The museum at the site of the mausoleum shows proof in the form of English newspaper clippings decrying her wrongful execution and a genealogy chart with photos tracing her history. There is also a movie re-enactment of the tragedy.
Langkawi is a culinary paradise with an impressive selection of Malay, Chinese, Indian and Thai restaurants. One first-class choice is the Matahari Malay Restaurant, a little compound of traditional Malay buildings surrounded by gardens, palms, flowering shrubs and cobbled pathways lit by little lamps. Absolutely charming! A bevy of lovely young Malay women graciously escorted us to our table. The menu offered Sayur Masaic Loder, vegetables cooked in coconut milk, vermicelli and bean curd, Ayam Gulai Kampung, chicken cooked in a clay pot with shallots, garlic, ginger, lemongrass, curry and lemon leaf, turmeric and coconut milk served with a plate of rice, each dish attractively garnished with a darling little red pepper cut into flower petals with green leaves. Traditional Malay music played while we dined.
After dinner we browsed around the lamp-lit gardens inspecting the bird baths full of flowers and tiny green frogs. Even a visit to the washroom was a delight. Sprays of fragrant plumeria were scattered around the counters and floated in the toilet bowls!
An adventurous boat trip from a Malay fishing village took us up the Kilim River through the dense and swampy mangrove forest passing by a rocky island (Flying Fox Island) to observe the hundreds of huge bats. These “flying foxes” or “flying dogs” have wing spans that can reach 1.2 meters. Dozens hung from the trees.
As the boat plied its way up past the river delta to the mangrove forest, we spotted some “mangrove dogs” (Malay dingos), a small russet-coloured dog that can run about in the muck and mire without sinking. The mangrove forest is home to many species of wild life such as pythons, monitor lizards, crocodiles and of course gangs of monkeys. Many shades of green reflect from the jungle. The mangrove trees grow right down into the water, their roots exposed at low tide. They are used for the production of charcoal. and are protected by the ecologists and forestry service.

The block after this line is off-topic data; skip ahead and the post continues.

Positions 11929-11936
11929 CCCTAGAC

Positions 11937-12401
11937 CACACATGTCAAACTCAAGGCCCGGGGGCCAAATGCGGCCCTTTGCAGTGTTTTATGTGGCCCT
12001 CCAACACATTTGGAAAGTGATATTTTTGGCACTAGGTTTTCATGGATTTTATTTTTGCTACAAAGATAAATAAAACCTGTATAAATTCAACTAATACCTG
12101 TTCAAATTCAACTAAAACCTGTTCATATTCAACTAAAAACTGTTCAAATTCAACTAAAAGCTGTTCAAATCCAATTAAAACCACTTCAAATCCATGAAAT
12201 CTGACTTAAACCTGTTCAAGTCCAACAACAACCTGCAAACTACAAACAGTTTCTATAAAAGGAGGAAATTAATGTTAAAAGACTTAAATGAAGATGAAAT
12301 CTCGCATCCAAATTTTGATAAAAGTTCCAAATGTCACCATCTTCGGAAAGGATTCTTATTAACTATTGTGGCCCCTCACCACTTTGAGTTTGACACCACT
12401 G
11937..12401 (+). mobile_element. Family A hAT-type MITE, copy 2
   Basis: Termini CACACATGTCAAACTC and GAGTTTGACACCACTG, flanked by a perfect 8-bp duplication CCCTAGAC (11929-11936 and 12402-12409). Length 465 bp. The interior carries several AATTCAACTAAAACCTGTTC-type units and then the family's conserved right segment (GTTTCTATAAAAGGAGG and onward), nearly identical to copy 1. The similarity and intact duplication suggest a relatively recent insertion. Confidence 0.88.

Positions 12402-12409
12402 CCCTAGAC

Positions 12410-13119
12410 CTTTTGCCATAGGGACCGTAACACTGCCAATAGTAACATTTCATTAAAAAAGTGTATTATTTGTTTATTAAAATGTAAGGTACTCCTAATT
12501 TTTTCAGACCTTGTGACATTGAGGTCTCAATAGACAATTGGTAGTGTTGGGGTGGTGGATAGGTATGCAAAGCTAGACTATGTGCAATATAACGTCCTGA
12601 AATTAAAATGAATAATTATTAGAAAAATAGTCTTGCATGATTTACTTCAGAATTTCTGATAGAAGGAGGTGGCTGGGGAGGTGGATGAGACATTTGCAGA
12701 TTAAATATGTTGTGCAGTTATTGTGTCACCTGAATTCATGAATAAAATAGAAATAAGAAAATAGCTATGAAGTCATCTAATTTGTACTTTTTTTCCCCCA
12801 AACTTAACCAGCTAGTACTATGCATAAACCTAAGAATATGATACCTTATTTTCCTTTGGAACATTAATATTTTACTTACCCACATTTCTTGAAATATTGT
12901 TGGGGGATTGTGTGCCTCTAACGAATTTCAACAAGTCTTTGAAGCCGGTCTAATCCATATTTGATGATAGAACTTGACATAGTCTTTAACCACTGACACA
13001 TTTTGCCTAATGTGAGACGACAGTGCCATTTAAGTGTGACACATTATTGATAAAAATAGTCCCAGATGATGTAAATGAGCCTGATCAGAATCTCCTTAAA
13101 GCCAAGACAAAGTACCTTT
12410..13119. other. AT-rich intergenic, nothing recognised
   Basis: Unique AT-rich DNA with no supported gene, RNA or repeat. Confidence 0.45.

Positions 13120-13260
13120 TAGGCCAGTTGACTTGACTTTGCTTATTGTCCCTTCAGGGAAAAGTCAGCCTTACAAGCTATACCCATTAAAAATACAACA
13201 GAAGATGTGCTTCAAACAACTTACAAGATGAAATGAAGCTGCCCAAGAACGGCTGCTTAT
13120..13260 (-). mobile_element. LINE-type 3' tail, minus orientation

Farther along, we stopped at a fish farm We teetered along the wooden plank floats and watched our guide feed a manta ray named “Sexy Lips.” He invited me to hold the horseshoe crab or pick up the slippery polka-dotted moral eel but I wasn’t brave enough.
We sailed back downriver to a deserted beach at Tanjung Ruh, where we stopped for a most refreshing swim observed, of course, by a family of curious macaques.
As the sun set behind the palms dappling the Adaman Sea with shimmers of rose and gold, I reflected on my week in Langkawi. It was a memorable holiday, fulfilling my life’s dream of lazing on a tropical island but the only ‘pirates’ I encountered were those pesky monkeys!
If You Go:
Getting there by Air: There are daily flights from Kuala Lumpur and Panang and Singapore. International flights arrive from London, Osaka and Taipei.
By sea: Ferries leave daily from Kuala Kedah and Kuala Perlis to Langkawi. There is also a ferry service between Penang and Langkawi.
Getting around the Island: Tours operate from most resorts. Taxis are readily available.
Accommodation: There is a wide range of accommodation to suit every budget from modest hotels to five-star resorts.
Contact: Tourism Malaysia
1590 – 1111 W. Georgia Street, Vancouver B.C. V6E 4M3
Tel: (604) 689-8899 Fax: (604) 689-8894 Toll Free: 1-888-689-6872
About the author:
W. Ruth Kozak has always loved adventure and dreamed of being on a tropical island. Then one day the dream came true and she found herself in Langkawi, Malaysia. This is only one of Ruth’s many adventures as a traveler. She writes travel stories and historical fiction novels and loves to be on the road exploring and researching.